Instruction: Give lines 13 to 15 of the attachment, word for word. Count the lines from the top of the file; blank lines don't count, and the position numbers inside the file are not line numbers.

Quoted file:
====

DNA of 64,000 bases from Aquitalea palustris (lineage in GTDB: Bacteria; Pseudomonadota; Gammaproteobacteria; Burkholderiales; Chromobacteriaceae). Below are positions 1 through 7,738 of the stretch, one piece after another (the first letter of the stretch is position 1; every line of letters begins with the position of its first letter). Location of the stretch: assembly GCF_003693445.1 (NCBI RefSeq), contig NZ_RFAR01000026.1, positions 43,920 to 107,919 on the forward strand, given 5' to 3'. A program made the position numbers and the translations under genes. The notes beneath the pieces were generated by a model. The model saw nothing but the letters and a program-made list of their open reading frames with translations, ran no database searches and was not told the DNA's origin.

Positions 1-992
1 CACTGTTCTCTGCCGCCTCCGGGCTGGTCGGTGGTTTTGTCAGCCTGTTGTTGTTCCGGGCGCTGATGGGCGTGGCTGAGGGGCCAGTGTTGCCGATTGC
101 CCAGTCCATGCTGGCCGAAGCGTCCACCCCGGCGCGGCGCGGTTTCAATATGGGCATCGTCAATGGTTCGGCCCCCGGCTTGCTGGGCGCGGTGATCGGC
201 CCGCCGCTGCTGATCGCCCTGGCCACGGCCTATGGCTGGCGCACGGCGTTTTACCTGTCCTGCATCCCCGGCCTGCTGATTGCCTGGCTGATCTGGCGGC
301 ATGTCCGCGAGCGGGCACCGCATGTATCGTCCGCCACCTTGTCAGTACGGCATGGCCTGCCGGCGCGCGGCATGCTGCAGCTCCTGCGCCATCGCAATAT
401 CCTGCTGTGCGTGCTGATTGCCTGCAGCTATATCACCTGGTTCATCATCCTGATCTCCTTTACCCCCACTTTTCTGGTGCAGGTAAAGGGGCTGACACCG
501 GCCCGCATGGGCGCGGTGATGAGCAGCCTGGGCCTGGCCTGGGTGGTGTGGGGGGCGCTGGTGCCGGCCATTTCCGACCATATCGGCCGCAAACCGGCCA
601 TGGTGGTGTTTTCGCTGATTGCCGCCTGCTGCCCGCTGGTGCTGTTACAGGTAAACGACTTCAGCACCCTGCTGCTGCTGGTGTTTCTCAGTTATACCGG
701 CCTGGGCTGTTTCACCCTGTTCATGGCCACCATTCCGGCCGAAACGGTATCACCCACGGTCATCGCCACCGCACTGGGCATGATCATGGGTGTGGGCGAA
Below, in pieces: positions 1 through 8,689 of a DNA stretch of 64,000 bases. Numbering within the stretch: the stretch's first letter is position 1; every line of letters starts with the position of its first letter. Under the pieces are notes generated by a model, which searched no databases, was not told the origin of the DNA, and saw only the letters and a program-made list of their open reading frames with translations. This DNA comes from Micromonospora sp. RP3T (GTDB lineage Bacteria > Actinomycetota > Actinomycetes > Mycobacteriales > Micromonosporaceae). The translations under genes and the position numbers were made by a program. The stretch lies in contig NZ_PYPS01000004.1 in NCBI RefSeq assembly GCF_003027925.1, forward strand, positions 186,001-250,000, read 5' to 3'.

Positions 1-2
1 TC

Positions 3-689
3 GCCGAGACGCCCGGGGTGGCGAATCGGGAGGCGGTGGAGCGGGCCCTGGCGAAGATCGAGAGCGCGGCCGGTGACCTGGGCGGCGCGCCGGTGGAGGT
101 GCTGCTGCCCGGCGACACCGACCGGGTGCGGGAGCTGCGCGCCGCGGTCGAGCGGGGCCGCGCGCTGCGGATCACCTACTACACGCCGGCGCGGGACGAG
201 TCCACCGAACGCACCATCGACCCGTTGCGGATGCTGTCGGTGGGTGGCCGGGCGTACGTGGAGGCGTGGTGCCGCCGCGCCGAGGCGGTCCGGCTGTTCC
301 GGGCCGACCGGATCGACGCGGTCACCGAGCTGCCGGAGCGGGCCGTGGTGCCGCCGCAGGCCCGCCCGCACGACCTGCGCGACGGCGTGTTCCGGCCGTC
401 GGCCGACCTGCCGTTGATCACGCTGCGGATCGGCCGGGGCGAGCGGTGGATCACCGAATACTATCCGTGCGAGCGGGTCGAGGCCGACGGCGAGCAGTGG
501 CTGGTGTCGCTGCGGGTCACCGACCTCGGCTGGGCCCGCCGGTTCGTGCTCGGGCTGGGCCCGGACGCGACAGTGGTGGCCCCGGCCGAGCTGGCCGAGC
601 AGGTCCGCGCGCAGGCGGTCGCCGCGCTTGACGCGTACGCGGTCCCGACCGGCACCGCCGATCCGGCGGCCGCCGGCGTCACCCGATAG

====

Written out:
1 TC

Positions 3-689
3 GCCGAGACGCCCGGGGTGGCGAATCGGGAGGCGGTGGAGCGGGCCCTGGCGAAGATCGAGAGCGCGGCCGGTGACCTGGGCGGCGCGCCGGTGGAGGT